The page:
Water Supply and Sanitation Policy in Developing Countries Part 2 is our second MOOC in a two-part sequence, and looks at ‘Developing Effective Interventions’. Here we invite you to develop analytical skills and deep understanding about a complex, controversial policy problem – one with no simple, easy answers.
About half a billion people on our planet still lack access to improved water supplies and about two billion do not have improved sanitation services, leading to an unknown but very large number of avoidable deaths each year from water-related diseases. Millions of dollars are spent on avoidable health care expenditures, and people – mostly women – spend many billions of hours carrying water from sources outside the home. Reducing these costs is a major global challenge for us all in the 21st century.
Join us to explore the challenging and complex political, economic, social, and technical dimensions of the policy interventions that donors, national governments and water utilities use to address this challenge. This second MOOC consists of the following seven sessions:
• Session 1: Introduction and how our ‘ancient instincts’ affect water policy interventions.
• Session 2: Planning better policy interventions: Roles, features and examples of planning protocols.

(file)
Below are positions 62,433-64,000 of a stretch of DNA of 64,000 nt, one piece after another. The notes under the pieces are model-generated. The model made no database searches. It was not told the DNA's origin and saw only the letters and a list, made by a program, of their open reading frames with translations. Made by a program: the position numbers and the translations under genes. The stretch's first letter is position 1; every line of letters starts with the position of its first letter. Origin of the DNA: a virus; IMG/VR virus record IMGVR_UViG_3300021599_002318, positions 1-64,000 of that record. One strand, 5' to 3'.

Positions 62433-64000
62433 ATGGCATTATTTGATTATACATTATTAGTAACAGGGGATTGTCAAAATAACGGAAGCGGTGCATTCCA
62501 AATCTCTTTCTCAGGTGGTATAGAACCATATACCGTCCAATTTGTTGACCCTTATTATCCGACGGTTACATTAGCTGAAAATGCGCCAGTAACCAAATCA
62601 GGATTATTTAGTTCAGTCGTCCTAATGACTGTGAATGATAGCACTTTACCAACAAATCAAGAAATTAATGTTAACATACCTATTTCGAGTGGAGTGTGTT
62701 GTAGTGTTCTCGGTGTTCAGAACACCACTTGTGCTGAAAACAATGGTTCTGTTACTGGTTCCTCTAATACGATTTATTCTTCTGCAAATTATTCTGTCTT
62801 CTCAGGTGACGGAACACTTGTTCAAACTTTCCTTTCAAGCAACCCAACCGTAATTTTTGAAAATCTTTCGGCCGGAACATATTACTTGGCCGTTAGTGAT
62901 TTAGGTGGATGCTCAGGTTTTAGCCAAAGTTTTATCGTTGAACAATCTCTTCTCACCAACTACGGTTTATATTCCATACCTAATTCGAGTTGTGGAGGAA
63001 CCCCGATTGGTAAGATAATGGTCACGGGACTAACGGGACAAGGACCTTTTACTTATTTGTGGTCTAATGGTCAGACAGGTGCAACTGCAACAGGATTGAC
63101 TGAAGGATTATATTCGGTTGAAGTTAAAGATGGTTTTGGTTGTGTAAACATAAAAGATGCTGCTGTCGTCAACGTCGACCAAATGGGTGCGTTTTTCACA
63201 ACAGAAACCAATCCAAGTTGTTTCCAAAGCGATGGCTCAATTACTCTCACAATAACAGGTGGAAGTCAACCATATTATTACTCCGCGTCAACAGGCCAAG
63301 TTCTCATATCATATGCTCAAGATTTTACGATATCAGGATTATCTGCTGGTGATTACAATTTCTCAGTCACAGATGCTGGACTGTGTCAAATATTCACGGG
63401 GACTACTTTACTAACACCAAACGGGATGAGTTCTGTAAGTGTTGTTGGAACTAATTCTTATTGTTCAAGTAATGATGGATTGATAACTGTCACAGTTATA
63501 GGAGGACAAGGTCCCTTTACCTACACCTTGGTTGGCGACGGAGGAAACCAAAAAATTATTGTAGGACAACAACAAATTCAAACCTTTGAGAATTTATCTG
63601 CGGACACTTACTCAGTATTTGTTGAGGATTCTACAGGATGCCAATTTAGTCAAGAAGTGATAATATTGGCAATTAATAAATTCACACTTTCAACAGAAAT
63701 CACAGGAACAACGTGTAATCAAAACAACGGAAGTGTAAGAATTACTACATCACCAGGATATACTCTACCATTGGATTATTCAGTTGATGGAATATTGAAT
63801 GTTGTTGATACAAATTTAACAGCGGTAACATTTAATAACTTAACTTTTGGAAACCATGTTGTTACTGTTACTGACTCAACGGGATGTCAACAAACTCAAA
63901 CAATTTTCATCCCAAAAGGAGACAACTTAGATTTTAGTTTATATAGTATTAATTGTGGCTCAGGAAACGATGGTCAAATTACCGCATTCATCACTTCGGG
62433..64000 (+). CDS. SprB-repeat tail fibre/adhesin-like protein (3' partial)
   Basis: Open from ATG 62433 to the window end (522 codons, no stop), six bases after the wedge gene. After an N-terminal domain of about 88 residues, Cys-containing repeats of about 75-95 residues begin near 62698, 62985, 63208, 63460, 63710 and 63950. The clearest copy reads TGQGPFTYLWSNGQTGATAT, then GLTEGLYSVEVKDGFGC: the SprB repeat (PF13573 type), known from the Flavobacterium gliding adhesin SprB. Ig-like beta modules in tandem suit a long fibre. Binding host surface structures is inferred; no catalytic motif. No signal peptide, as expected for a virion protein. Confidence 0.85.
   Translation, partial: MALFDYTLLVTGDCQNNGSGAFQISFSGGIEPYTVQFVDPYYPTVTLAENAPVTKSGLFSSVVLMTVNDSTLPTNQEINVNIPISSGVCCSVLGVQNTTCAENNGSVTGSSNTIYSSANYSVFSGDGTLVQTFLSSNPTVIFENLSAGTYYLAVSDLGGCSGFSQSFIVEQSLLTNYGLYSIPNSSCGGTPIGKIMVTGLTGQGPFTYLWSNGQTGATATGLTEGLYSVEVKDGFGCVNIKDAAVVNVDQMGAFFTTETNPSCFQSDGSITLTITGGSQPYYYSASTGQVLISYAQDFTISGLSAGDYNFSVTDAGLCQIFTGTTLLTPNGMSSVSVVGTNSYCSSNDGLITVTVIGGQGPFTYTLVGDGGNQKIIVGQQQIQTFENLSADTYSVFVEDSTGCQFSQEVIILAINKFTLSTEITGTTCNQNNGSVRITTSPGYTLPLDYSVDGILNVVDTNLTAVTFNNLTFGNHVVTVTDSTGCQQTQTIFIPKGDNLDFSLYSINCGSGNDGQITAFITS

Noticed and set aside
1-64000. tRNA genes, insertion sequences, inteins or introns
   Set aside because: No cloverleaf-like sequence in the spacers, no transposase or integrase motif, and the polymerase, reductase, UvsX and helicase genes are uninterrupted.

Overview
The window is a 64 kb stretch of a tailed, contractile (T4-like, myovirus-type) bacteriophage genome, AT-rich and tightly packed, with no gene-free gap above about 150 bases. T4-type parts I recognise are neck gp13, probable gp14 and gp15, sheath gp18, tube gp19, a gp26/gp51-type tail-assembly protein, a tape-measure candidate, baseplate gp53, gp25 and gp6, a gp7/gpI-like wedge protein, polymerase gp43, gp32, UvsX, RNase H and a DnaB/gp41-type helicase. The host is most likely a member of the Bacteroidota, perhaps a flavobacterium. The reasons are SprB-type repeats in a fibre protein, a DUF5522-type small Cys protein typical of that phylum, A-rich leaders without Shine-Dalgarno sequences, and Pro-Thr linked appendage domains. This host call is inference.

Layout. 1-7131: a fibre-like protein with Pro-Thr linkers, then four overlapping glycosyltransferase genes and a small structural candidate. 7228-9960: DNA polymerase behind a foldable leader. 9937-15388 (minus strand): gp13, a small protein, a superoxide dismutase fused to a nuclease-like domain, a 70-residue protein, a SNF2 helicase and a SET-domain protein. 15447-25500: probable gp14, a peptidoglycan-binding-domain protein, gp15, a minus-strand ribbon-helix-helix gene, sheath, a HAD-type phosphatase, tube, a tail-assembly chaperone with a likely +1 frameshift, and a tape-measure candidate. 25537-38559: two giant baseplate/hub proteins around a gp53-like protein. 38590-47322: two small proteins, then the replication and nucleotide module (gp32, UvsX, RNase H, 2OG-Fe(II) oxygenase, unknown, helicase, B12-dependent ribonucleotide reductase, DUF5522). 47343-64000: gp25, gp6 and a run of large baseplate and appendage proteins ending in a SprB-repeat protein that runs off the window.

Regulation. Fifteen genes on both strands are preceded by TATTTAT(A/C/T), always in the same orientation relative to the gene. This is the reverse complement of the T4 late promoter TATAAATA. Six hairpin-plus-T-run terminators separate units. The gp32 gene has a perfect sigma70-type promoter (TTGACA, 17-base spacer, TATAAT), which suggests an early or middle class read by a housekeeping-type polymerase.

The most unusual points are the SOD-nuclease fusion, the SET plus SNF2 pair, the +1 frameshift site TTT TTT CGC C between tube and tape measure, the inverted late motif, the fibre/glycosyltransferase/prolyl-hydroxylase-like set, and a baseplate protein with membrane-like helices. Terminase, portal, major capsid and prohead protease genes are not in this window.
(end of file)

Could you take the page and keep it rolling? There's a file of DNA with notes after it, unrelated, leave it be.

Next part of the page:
• Session 3: Water pricing, tariff design and subsidies.
• Session 4: Providing information to households and communities to improve water and sanitation conditions.
• Session 5: Changing the institutions that deliver water and sanitation services: Privatization in developing countries.
• Session 6: Changing institutions: Lessons from the UK water privatization story.
• Session 7: Changing institutions: Improving regulation of the water and sanitation sector.
Your instructors for this course have worked in and studied this sector for many years. Professor Dale Whittington has worked on water and sanitation policy and planning issues for over 40 years in more than two dozen low and middle-income countries. Dr Duncan Thomas has worked in the UK and European water sectors for 15 years, focusing on overcoming barriers to technological, organizational, regulatory and policy innovations.